California malpractice cap on noneconomic losses associated with 16% more adverse events

California malpractice cap on noneconomic losses associated with 16% more adverse events

A new analysis suggests California’s cap on noneconomic losses in malpractice cases has fallen far behind present-day values, and may even be associated with an increase in malpractice cases over the past five decades.

“The lack of adjustment to reflect inflation or the growth of household incomes is inequitable, because it lowers the real value of the reward—which in current dollars, could be as much as $1.5 million—six times the 1975 value,” said Dr. Jack Needleman, the UCLA Fielding School of Public Health’s Fred W. and Pamela K. Wasserman professor and chair of the Department of Health Policy and Management. “The second issue is that the cap, by lowering the risk of suit for malpractice, has also weakened the deterrent effect of risk of being sued on physician’s efforts to avoid malpractice.”

The study—”The California Malpractice Cap on Noneconomic Losses: Unintended Consequences and Arguments for Reform”—was published today by the UCLA Fielding School of Public Health’s UCLA Center for Health Policy Research, where Needleman serves as a faculty associate.

An estimated 250,000 people die annually in United States hospitals due to medical error, and many millions more are harmed. Needleman’s work suggests the cap is actually associated with a significant increase in reported malpractice cases in California.

“The best available research suggests imposing caps is associated with a 16% increase in adverse events,” Needleman said. “Given this, it is likely that the repeal of a cap on noneconomic damages would increase attention to patient safety and lead to reduction of adverse patient events. These changes would be associated with cost savings to payers and patients, and reduced economic and noneconomic damages that improve the life and health of patients.”

Needleman reviewed spending by the state Medi-Cal program associated with a narrow range of potential malpractice cases from “never events,” serious incidents defined by the state as wholly preventable or avoidable. Never events include objects left in patients after surgery, mismatched blood transfusions, or hospital-acquired pressure ulcers. In 2018, over a quarter of a million Medi-Cal patients experienced one of these “never events” and the state spent approximately $1.5 billion on these cases.

Many of these costs could be avoided if California’s malpractice cap was lifted or substantially raised. A 16% reduction in adverse events could mean savings to the state as much as $245 million annually, Needleman said.

The cap was adopted by California at a time of perceived crisis, when state legislators and others believed rising malpractice premiums and risk of lawsuit would encourage physicians to retire from practicing medicine and would raise overall medical costs through defensive medicine. No provision was made for indexing the cap level for inflation or growth in household income.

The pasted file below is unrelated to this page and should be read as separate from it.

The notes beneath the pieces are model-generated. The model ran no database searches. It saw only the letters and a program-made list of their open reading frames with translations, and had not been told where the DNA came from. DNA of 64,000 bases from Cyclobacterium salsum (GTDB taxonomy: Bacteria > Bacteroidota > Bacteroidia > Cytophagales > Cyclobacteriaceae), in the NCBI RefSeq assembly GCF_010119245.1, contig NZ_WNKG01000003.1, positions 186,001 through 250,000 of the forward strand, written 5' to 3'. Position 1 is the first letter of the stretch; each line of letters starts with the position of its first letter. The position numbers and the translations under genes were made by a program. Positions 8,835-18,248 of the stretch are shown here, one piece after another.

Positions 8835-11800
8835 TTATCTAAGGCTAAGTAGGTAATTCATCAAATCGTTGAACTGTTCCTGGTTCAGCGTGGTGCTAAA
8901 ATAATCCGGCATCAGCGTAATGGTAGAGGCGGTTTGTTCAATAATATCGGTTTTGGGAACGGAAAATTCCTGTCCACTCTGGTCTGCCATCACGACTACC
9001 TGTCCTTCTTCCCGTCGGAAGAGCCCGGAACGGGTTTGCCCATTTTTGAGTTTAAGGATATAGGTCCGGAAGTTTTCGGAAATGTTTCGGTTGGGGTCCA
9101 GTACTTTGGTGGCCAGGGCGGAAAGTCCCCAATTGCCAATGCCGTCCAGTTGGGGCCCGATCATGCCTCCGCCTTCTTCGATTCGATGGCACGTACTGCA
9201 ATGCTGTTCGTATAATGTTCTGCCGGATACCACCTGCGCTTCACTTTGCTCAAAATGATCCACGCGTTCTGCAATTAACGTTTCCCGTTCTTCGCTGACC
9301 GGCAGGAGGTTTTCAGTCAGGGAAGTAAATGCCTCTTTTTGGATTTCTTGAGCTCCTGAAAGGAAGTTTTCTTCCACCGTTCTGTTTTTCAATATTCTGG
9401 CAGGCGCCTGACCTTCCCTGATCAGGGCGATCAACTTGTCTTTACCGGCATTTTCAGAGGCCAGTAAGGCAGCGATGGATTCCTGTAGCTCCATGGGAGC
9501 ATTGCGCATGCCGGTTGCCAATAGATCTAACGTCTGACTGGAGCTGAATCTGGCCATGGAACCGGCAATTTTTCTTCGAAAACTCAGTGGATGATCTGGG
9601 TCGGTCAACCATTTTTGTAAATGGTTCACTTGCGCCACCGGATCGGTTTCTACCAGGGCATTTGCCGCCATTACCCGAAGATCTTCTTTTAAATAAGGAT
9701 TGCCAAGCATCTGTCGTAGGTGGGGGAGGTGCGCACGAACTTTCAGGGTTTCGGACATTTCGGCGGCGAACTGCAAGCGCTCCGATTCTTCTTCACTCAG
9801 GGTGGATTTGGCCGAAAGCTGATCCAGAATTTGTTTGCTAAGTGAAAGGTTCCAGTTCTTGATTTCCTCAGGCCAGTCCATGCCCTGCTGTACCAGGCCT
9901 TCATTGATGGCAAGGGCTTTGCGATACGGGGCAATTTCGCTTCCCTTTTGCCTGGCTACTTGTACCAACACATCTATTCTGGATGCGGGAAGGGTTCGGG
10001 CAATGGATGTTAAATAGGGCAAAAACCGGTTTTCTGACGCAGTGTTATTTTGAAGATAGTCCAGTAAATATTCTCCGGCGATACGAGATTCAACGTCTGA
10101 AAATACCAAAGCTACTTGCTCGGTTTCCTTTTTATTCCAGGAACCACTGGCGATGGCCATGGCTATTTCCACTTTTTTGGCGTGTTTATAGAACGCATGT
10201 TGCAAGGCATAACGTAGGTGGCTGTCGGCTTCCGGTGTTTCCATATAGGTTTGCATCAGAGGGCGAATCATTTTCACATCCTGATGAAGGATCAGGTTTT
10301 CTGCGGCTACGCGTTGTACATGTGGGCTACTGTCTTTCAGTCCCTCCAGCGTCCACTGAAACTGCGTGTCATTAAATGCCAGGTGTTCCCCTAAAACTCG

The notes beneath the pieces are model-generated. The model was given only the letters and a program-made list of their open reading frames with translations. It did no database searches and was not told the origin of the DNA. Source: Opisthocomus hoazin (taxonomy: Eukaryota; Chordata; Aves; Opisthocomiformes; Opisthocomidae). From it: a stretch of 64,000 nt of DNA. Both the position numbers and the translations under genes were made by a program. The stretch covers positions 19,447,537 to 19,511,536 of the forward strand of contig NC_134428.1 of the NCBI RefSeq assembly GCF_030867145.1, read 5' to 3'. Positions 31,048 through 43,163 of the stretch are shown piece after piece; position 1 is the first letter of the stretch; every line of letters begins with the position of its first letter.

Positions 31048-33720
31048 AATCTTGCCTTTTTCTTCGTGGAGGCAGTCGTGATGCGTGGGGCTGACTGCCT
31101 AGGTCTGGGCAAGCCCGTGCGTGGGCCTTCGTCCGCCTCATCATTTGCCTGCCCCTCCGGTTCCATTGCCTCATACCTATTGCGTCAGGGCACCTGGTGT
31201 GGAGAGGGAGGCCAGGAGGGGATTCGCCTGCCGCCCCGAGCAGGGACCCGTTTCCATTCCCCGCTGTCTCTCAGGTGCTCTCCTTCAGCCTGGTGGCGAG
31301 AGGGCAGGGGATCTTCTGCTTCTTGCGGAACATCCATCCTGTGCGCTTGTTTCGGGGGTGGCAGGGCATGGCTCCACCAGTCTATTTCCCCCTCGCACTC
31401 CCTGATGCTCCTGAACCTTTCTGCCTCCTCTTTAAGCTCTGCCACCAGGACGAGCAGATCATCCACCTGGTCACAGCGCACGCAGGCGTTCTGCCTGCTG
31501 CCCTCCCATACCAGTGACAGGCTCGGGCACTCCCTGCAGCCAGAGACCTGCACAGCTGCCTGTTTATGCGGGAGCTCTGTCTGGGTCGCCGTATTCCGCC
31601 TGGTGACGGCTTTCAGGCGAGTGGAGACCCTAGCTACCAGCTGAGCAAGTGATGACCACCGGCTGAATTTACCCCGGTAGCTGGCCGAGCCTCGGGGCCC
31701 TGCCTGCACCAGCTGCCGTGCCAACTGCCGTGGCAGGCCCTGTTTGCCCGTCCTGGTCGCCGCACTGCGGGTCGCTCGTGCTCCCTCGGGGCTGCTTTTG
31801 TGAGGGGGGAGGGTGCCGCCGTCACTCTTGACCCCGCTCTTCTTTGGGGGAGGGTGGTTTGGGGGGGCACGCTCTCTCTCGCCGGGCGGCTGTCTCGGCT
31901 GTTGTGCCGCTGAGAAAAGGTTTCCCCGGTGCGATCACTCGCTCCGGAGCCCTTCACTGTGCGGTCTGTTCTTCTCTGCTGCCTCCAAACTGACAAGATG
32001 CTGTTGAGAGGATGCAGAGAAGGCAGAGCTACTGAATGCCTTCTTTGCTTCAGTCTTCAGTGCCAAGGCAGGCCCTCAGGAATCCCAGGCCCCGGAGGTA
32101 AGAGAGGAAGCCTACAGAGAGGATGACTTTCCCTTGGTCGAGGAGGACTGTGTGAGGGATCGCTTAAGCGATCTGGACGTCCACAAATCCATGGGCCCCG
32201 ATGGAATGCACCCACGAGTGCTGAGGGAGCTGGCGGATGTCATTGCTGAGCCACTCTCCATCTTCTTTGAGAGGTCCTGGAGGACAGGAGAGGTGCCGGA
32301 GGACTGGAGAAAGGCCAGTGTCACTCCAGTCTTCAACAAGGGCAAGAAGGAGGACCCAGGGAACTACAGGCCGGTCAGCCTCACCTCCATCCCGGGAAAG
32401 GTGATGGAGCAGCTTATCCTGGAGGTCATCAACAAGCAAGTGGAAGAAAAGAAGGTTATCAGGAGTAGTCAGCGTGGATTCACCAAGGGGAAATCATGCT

Between November 1975 and November 2021, the Consumer Price Index (CPI) increased by a factor of 5.03, according to the U.S. Bureau of Labor Statistics. If the cap had been adjusted based on CPI to maintain its purchasing power, its current value would be $1.257 million.

Given the cap addresses noneconomic losses, perhaps a better measure of the value of the cap would be the ratio of the cap to household income. In 1975, the cap of $250,000 was 19.5 times the median California household income of $12,778. If the cap had been adjusted to maintain the ratio of value to household income, its current value would be $1.5 million.

“That is six times the difference,” Needleman said. “In effect, someone who suffered in a malpractice case in the 1970s received much, much more in compensation, in a relative sense, than someone suffering the same injury today.”

The key argument for a cap on malpractice awards is that the caps lower malpractice risk and premiums. The lower premiums and lower risk reduce practice costs, reduce the incentive for defensive medicine such as unneeded diagnostic testing—which increases overall health care costs—and reduce the incentive for physicians to leave practice.

“Imposing a cap on awards also reduces the incentive to avoid malpractice,” Needleman said. “If the incentive to reduce malpractice is weakened, and malpractice rates increase, this raises the potential costs to patients and insurers, as well as increasing potential noneconomic losses for patients.”

Assessing the magnitude and impact of the loss of deterrence associated with a cap or other tort reforms is challenging. Malpractice, while economically and personally significant to the families experiencing it, is rare, and records in the United States are often limited by states.

However, Needleman said the most detailed research suggests state adoption of caps on noneconomic damages in medical malpractice lawsuits is associated with higher rates of preventable adverse patient safety events in hospitals, estimated as a 16% increase in these adverse events.

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